Many tools now have plastic handles, but if you have one with wood, treat it as well for longest life.  Rub wooden handles with a rag, slightly moistened with linseed oil or other wood protection oil product.

Once tools are cleaned and sharpened, store them properly in a closet, garage, or shed out of the weather.  Keeping them off the floor helps prevent any moisture and rust, and dulling.  I like to hang mine by the handles.  If straight handles, I hang upside down with ten-penny nails used to hold the tool itself.  When buying new tools consider stainless steel ones, if available, that are easier to keep clean.

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New England Asters

Dr. Leonard Perry, Extension Professor
University of Vermont

Asters are a hardy, easy-to-grow and colorful group of fall-blooming perennials. New England asters are tall perennials that not only are hardy and low maintenance, but also provide vibrant displays of reds, pinks, purples and white in the fall. At a time when most other perennials have finished blooming, asters provide needed flowers for bees, butterflies, and other pollinators. They combine well with ornamental grasses, rudbeckia, and coneflowers.

Although this species of aster is termed “New England”, it is native to most areas of the eastern U.S., except some southern states. It is hardy in U.S.D.A zones 4 (minimum temperatures in the -20’s in winter) to 8. You can find it planted and growing well even in many western states. Plants generally grow 4 to 6 feet tall, but can be lower, and 3 to 4 feet wide.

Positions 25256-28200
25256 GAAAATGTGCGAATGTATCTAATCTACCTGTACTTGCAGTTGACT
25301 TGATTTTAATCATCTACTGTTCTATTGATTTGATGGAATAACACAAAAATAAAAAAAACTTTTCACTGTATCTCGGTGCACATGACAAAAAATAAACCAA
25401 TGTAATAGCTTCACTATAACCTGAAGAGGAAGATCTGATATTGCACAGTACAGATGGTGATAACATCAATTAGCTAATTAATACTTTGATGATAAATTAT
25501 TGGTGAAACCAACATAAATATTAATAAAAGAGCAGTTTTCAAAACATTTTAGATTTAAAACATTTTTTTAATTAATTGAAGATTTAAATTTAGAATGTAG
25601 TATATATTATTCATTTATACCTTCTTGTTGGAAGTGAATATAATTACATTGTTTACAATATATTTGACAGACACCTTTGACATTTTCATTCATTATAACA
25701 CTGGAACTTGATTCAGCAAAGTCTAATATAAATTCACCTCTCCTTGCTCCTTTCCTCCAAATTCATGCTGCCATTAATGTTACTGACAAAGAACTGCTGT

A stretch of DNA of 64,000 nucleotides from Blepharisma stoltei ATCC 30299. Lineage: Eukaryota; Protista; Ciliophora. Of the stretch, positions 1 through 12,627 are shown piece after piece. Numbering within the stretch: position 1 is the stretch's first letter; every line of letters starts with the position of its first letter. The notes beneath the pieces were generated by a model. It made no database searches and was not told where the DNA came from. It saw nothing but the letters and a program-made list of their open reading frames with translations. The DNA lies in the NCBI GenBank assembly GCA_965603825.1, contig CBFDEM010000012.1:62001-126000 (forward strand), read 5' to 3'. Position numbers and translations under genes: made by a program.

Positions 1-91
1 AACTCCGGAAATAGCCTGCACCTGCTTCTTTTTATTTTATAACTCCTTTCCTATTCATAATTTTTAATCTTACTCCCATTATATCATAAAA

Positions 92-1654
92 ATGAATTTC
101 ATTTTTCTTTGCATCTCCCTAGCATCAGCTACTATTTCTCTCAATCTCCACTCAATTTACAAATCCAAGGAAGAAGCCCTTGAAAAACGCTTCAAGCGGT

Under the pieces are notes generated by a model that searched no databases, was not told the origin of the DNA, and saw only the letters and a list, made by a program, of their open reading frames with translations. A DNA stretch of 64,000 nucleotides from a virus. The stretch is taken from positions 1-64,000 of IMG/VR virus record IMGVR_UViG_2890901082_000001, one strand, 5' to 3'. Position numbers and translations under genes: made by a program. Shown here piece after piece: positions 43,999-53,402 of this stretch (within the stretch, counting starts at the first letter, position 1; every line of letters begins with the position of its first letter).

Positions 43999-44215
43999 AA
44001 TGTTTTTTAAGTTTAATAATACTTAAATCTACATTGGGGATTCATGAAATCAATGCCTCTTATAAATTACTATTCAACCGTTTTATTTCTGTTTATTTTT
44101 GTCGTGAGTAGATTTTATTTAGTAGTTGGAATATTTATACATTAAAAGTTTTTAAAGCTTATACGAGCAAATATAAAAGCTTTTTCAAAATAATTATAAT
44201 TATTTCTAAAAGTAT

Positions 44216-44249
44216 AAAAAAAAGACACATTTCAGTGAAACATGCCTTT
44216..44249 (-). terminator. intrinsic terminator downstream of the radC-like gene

In the wild, New England aster is typically found in areas with moist soils, although many have escaped from gardens and naturalized in fields and along roads. It will tolerate clay soils, and some drought once established. Growing in moist soils makes this plant a good candidate for rain gardens, in addition to borders and naturalistic gardens.

New England aster really needs full sun (6 or more hours a day of direct sun) to grow and bloom well. Depending on area, blooms begin in August or September (usual in the north), last for several weeks, and colors vary with the cultivar (cultivated variety). If you want to have even later blooms on some plants or prolong the bloom season, cut some plants back in June by about one-half to one-third. This will make them bushy, shorter, and bloom several weeks later.

There are few serious pests or problems on New England asters. They can get a rust disease, with small rust-colored raised spots on leaves. In some areas, some cultivars may get a white powdery mildew on leaves. Both of these are mostly an aesthetic disease, and plants should grow and bloom yearly in spite of such problems.

Although various common pests may be found on New England asters, as with the diseases, seldom if ever are these a serious problem. Two of the more common, that cause pale leaves with a stippled appearance, are spider mites and lace bugs.